For lenders, investments (including loans) in other persons or entities mean (1) that cash is flowing outside the credit group, where the lender will not have a direct claim on it and (2) that excess cash that could have been used to pay down the loan is being used for another, perhaps speculative, purpose. To address this, the investment covenant prohibits the borrower from making any investments, including loans, advances, equity purchases, note purchases, and asset acquisitions. Exceptions to this prohibition often include, among other things:

  • Investments in “cash equivalents,” such as government bonds and other low-risk, liquid investments
  • Investments within the credit group
  • Investments in assets useful in the borrower’s business, often subject to a cap
  • Loans to employees, often subject to a cap
  • Investments existing on the closing date and listed on a schedule to the loan agreement
  • In mid- and higher-cap transactions, investments up to a general basket amount

Restricted Payments Covenant

Restricted payments are amounts paid to equity holders, including distributions and equity redemptions or repurchases of the borrower’s equity interests. For lenders, restricted payments mean (1) that cash, which could be used to pay down or otherwise service the loan, is flowing out of the credit group and (2) that payments are being made with respect to junior obligations – i.e. obligations that rank behind the lender in the capital structure – before the loan has been paid off. To address these issues, the restricted payments covenant prohibits the borrower from making any restricted payments while the loan is outstanding. Some lenders will allow the borrower to make restricted payments under a basket, which may be a fixed amount or which may build over time based on an earnings-based metric. Some lenders may allow for the payment of cash distributions subject to pro forma compliance with financial covenants, including a coverage ratio (with distributions deducted from the EBITDA side of the ratio).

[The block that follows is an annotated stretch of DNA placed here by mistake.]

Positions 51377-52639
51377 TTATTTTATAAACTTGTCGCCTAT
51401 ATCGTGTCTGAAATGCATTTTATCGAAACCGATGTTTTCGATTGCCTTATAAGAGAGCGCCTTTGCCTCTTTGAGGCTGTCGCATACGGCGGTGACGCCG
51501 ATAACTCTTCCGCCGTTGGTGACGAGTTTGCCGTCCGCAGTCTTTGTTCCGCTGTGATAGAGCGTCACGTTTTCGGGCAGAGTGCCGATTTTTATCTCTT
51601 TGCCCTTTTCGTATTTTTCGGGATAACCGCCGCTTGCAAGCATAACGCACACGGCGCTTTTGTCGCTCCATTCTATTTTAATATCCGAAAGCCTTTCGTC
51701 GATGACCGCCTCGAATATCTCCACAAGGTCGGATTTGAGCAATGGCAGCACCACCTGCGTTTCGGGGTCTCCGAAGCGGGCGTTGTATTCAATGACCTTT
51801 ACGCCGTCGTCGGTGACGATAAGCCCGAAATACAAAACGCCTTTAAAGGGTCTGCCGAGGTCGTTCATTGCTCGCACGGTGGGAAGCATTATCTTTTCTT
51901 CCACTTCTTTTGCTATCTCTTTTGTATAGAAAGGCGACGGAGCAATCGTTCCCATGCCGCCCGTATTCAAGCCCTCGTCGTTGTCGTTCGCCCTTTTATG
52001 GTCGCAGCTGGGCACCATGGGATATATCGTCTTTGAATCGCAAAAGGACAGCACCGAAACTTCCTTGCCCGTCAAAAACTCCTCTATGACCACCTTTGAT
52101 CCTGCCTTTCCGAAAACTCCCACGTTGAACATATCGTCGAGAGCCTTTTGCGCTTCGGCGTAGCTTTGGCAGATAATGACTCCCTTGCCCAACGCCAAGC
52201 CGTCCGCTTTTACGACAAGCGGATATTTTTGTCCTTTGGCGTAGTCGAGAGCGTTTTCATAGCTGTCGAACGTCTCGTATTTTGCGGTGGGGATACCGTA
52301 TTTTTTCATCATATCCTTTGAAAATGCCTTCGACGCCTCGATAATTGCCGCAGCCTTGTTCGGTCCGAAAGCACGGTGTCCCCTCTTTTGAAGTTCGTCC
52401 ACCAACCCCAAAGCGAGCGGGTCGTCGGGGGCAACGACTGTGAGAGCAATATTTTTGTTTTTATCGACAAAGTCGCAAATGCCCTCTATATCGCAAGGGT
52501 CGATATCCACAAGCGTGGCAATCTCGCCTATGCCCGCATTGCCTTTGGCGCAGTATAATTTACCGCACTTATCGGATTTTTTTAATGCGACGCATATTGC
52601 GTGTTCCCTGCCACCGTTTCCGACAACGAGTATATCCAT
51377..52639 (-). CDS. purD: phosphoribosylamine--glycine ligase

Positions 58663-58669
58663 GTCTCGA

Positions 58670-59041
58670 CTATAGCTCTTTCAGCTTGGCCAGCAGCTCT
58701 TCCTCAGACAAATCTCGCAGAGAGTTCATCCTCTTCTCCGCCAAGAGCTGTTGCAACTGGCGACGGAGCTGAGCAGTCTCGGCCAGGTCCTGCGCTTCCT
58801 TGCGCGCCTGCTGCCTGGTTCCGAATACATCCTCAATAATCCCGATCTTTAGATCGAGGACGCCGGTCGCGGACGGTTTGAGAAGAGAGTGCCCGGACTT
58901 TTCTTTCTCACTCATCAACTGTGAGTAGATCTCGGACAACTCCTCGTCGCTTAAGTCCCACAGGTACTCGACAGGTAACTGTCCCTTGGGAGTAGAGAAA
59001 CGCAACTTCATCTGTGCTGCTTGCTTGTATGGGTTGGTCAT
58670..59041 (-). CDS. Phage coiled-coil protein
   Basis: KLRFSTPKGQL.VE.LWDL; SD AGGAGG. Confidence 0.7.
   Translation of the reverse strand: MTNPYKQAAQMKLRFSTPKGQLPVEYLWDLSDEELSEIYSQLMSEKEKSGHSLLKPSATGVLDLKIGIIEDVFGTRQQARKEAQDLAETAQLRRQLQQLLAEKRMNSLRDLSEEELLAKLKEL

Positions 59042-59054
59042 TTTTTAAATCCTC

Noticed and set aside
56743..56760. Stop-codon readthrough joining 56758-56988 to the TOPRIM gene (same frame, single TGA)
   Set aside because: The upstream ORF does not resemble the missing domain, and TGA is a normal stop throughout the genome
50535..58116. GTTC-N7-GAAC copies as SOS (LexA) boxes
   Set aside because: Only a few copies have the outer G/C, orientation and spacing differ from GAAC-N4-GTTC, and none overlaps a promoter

Other Negative Covenants

Loan agreements often include a number of other covenants including, without limitation, the following:

  • Financial covenants designed to measure the borrower’s cash flow, leverage, liquidity and/or net worth, in order to ensure that the borrower will continue to be able to service the lender’s debt
  • A covenant prohibiting the borrower from merging or consolidating with another entity, and from liquidating or undergoing a change of control
  • A covenant prohibiting transactions with affiliates unless they are on arms-length terms, no less favorable to the borrower than terms that could have been obtained from an unaffiliated third party – This covenant prevents “value leakage” in the form of sweetheart deals with affiliate entities or persons.
  • A covenant limiting the borrower’s ability to make capital expenditures, which reduce cash flow available to service the loan, often subject to a specified annual cap
  • A covenant restricting the borrower from changing its line of business from what was being conducted at the time the loan closed, when the lender made its credit decision.

About the Author(s)

Paul Wolpert

Paul Wolpert is a partner at Vela Wood and is the Chair of the firm’s M&A practice. He practices in all areas of corporate law, with a focus on M&A and corporate finance. He has represented corporate clients, financial institutions, and sponsors in a variety of U.S. and international transactions aggregating in excess of $15 billion.